767-2676 – 1966 Saab 96

Readers of a certain age might recall you could dial the letters POP-CORN on the phone to get the exact time. Readers of another age might remember the sound of 2-stroke Saab engines being referred to as popcorn makers, due to their unique soundtrack. Outside of a small cult of enthusiasts, the two-stroke powered Saabs seem to have largely disappeared. When you look at the handful of pre-900 Saabs available online, most have the Ford-derived V4 or the Triumph-derived slant 4, but it’s rather unusual to find a Saab that pegs the weirdness meter even further. Fortunately, they are out there – let’s take a look at this 1966 Saab 96 for sale for $4500 in North Albany, OR.

1966 Saab 96 left rear

Yes, that sounds like a pretty stiff price for an old 96 with faded paint and an interior that’s said to have been baked to a crisp. The 2-stroke cars do command a premium, and for a two-photo listing, the seller does provide some useful details. These include that the body is rust-free (certainly due to its lifelong eastern Oregon home), the engine sounds good and runs well, and the transmission and flywheel are in good condition. Everything including the clock is in working order, and the passenger door is said to have been replaced at some point. That said, while the engine seems in good shape, they are not known to handle long storage periods well – the crankshaft bearings corrode and the engine fails, so use that knowledge to your advantage in negotiation.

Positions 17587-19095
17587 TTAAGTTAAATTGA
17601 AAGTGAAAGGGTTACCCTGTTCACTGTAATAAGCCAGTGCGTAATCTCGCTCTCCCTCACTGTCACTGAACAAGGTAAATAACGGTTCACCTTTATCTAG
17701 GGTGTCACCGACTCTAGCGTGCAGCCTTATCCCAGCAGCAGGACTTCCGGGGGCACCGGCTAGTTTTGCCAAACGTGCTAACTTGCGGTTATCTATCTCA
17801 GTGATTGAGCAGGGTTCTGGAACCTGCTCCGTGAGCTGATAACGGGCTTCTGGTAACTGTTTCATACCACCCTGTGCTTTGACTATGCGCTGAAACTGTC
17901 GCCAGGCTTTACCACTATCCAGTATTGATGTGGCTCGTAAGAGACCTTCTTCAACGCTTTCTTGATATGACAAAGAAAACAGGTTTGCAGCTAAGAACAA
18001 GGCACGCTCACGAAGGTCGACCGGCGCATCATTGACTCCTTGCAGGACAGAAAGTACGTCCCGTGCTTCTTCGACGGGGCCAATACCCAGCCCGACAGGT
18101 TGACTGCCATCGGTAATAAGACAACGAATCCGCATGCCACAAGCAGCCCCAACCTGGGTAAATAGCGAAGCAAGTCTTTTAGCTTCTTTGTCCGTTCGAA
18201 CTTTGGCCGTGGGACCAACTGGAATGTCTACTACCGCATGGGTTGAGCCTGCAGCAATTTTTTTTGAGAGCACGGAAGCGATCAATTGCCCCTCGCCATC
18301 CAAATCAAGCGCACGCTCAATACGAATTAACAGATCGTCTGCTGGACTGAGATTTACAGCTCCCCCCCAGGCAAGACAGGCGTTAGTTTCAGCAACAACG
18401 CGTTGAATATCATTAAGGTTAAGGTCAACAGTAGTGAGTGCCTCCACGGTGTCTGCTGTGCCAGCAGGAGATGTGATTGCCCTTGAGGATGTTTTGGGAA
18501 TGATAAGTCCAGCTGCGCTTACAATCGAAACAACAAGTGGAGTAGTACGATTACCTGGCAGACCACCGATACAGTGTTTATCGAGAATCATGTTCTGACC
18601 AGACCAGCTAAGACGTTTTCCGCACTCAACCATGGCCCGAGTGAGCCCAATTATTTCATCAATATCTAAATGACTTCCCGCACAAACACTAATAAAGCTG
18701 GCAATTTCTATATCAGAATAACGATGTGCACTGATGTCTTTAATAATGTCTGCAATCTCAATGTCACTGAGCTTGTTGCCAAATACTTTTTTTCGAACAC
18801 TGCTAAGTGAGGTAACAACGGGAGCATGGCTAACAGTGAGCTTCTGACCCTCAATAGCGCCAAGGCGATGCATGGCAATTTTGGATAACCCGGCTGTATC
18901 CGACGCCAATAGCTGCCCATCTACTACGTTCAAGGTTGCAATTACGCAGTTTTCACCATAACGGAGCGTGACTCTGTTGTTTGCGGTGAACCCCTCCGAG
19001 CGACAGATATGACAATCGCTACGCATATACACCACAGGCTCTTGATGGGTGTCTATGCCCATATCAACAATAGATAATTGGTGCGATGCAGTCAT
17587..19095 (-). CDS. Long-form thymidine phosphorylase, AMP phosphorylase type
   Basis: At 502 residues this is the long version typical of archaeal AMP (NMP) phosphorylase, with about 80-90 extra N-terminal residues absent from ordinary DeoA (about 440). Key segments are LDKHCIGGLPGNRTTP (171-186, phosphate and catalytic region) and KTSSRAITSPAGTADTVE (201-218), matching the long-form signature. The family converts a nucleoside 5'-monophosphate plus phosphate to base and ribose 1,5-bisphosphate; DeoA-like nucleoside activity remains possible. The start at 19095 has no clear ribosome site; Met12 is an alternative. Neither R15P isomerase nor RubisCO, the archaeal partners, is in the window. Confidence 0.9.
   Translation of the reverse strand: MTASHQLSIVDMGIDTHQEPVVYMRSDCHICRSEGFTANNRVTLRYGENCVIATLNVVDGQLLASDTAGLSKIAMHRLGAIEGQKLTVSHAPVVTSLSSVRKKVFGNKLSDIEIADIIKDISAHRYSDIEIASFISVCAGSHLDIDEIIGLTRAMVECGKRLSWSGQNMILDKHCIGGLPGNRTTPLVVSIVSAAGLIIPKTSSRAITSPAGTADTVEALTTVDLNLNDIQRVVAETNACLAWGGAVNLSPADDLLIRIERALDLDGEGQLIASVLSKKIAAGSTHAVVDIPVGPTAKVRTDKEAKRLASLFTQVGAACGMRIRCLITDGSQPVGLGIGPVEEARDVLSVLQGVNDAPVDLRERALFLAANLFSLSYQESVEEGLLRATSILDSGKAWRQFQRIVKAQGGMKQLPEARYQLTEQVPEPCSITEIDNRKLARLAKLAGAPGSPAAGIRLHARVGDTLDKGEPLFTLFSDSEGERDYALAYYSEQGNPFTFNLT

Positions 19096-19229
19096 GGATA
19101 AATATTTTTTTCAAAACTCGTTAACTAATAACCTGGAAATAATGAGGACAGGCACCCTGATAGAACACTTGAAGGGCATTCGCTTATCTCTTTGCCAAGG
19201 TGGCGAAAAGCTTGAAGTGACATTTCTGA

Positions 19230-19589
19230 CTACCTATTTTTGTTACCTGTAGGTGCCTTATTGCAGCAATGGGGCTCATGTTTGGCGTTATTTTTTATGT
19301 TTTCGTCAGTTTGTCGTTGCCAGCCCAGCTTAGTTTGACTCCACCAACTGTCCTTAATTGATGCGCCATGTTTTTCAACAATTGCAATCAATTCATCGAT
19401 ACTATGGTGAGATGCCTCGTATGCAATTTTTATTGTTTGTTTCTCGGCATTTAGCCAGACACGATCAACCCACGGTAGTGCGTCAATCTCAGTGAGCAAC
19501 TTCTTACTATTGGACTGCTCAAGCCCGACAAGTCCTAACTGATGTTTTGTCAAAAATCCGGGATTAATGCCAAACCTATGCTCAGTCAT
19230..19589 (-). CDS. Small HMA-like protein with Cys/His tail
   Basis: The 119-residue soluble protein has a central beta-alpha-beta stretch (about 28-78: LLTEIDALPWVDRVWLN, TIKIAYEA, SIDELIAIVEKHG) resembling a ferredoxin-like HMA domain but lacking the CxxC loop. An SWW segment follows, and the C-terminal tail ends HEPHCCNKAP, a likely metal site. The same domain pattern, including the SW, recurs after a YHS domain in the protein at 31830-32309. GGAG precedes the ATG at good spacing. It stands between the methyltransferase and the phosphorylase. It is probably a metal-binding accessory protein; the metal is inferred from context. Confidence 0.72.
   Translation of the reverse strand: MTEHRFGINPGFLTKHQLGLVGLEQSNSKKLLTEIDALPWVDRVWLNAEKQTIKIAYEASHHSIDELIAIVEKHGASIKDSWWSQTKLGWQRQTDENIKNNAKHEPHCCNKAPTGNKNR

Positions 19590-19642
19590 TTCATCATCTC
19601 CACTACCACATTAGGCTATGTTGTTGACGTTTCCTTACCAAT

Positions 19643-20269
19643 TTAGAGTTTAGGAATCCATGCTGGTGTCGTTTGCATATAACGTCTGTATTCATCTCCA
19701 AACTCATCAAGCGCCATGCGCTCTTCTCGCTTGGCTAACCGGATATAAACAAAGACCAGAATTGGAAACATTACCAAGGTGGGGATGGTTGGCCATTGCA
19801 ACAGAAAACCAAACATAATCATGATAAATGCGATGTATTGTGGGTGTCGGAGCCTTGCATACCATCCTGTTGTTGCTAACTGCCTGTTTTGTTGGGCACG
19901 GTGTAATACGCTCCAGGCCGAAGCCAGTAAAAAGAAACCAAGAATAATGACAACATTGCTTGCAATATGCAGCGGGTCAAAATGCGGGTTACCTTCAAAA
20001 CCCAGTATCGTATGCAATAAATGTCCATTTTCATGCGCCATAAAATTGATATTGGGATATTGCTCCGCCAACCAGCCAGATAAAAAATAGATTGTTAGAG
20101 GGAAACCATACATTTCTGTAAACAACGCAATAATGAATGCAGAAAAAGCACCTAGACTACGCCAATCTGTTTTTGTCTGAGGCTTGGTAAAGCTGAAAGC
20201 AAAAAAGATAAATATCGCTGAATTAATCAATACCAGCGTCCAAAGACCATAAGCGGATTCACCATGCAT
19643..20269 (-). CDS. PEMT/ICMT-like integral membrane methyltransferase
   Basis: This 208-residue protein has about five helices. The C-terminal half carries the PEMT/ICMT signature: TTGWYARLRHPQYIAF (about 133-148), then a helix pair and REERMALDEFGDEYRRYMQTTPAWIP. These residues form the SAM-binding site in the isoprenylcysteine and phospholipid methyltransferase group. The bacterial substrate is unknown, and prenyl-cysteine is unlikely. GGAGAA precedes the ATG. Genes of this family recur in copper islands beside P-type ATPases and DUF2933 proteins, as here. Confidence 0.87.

1966 Saab 96 left front

The car has been parked since 1988 at the tender age of 22, when its owner moved on two two-stroke heaven. The seller offers to upgrade the car to front discs and rebuild the rear brakes, implying that the car will need brake work. When he purchased the car, he put in some 2-stroke oil, set the points, put in new plugs, and fired the car right up. It seems like you’d need to do more before starting a car that sat for so long, so expect to do some clean-up from that. The seller offers a non-matching brown interior to make the car drivable, but the pale blue interior sounds so much more right for this car that you’d want to budget to have it redone in that color, even if you don’t retain the correct patterns in the name of usability. While this car is almost guaranteed to need significant mechanical work, if it’s truly rust free, this could be a good deal with a bit of negotiation.

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